Incident Management


This document sets the policy by which Authentic Digital Limited “the company” will respond to a breach or unauthorised disclosure of information and the process to follow when a breach occurs. This policy applies to all the company’s employees, suppliers and contractors.


The company directors have approved the Incident Management Policy. This policy will be reviewed every year and updated, as applicable, to ensure that it remains appropriate in the light of any relevant changes to the law, organisational policies or contractual obligations.

An information security breach can happen for a number of reasons, including:
  • Loss or theft of information stored either as a hard copy or on equipment such as desktop PCs, laptops, mobile devices

  • Inadequate access controls in place which allow unauthorised users to access both manual records and electronic systems

  • Equipment failure

  • Human error

  • Unforeseen circumstances such as a fire or flood

  • Hacking of the IT system by an external third party

  • Information obtained dishonestly

  • Corporate fraud

A company director will be notified immediately when an information security breach has occurred. The company’s policy of a four point plan of (i) containment & recovery (ii) assessment of on-going risk (iii) notification of breach (iv) evaluation & response will be enacted in the case of any information security breach.

Containment and Recovery

Information security breaches will require an initial response to investigate and contain the situation, but also a recovery plan. As soon as is practicably possible an investigation into the incident will be undertaken to:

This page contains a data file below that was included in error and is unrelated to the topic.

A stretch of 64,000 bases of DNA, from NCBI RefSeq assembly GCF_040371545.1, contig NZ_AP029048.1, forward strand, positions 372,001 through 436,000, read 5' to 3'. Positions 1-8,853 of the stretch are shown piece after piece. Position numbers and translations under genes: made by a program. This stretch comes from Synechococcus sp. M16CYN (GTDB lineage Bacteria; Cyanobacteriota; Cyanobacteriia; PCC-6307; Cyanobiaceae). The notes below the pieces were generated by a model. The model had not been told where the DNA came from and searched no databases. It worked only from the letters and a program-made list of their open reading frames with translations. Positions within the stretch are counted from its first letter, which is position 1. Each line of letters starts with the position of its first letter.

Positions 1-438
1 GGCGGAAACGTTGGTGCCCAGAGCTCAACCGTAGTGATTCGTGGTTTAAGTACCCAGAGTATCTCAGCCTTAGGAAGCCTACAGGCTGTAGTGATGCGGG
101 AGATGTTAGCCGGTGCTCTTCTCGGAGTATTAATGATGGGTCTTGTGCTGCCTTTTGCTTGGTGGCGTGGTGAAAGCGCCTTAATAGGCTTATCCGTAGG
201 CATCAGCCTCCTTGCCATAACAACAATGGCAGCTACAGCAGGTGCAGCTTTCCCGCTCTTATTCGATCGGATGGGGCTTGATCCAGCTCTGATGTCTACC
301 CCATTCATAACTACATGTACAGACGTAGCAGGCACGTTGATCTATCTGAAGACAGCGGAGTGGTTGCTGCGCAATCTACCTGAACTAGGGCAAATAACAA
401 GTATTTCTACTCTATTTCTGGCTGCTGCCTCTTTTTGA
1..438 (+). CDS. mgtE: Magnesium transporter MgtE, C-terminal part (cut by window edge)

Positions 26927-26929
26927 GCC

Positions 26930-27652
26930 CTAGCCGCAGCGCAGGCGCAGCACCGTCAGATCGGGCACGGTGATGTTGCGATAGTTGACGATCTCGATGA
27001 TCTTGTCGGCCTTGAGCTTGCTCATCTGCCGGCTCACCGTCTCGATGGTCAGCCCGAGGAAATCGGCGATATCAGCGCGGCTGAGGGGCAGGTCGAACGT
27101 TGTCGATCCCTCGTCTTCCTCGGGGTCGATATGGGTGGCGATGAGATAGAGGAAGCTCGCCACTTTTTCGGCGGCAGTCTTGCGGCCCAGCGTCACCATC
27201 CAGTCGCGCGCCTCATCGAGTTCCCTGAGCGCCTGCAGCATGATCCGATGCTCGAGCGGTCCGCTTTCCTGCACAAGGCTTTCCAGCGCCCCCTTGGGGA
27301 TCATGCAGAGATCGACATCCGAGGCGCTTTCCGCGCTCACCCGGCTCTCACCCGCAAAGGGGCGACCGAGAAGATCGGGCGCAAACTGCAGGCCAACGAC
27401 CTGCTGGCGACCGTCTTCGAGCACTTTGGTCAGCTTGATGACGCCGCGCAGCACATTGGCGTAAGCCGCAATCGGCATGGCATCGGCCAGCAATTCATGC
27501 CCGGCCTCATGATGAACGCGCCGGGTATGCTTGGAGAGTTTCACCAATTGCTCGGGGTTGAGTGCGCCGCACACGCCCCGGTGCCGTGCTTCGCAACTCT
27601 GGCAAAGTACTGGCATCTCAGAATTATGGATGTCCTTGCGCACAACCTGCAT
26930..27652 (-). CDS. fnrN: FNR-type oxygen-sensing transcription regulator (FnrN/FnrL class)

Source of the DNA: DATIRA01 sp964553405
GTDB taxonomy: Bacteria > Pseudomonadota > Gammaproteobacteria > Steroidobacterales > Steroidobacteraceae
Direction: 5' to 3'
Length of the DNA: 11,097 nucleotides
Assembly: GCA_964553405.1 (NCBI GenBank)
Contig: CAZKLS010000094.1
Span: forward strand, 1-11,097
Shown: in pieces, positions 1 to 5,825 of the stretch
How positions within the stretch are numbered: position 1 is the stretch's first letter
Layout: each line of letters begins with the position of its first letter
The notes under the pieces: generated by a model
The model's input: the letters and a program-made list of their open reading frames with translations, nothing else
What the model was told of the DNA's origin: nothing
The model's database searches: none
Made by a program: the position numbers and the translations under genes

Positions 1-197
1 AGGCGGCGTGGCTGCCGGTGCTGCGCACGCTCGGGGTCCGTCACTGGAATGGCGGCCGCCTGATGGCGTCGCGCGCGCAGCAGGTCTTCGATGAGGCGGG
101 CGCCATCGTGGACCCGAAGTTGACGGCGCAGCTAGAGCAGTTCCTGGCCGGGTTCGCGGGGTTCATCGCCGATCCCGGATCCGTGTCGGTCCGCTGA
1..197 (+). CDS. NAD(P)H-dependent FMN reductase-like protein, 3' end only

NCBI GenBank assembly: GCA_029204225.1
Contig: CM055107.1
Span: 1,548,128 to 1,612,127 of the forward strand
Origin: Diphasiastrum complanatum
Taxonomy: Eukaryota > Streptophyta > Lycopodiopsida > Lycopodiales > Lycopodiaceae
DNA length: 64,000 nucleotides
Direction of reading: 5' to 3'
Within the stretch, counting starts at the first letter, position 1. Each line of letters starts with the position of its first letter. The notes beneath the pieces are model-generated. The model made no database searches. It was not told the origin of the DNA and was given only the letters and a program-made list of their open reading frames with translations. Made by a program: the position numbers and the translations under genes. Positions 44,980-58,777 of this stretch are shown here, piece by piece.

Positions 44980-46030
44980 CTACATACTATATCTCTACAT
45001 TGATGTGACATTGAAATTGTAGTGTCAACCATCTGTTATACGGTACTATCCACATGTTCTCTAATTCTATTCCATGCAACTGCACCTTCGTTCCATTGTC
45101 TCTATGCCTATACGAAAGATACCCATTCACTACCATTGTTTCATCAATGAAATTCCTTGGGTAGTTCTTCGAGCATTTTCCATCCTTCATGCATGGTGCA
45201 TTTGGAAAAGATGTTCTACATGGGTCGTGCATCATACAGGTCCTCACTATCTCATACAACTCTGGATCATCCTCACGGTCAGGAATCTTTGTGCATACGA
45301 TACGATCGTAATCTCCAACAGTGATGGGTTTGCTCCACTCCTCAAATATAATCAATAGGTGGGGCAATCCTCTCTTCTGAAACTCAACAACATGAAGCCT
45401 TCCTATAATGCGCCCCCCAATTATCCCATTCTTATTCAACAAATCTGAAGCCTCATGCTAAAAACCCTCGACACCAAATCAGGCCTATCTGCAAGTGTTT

1. Determine the type of breach. Where it is suspected that a serious intentional breach has been caused by an employee or supplier, their access to company information permissions need to be revoked as soon as practicable. In the event of criminal activity, the police should be notified.

  2. What is the classification of the type of information that has been breached/lost? With reference to the company’s risk management policy.

  3. Establish who needs to be made aware of the breach and inform them of what they are expected to do to assist in the containment exercise.

  4. Establish whether there is anything we can do to recover any losses and limit the damage the breach may cause.

  5. Put in place measures to avoid the breach recurring.

Assessment of on-going risk

As the company holds personal information it is important to establish early on the risks and consequences of this information being lost or disclosed. The following points should be taken into consideration:

  1. What type of Information is involved? Does the information relate to our clients or staff or is it non-personal?

  2. What security, if any, was in place? If information has been lost or stolen, were there any measures in place to protect the information such as encryption or password protection?

  3. What has happened to the information? If information has been lost or stolen it poses a different risk to information that has been corrupted or damaged.

  4. Can the information be restored or re-created? Assess if the situation can be eased by a recovery or partial recovery of lost or corrupted information.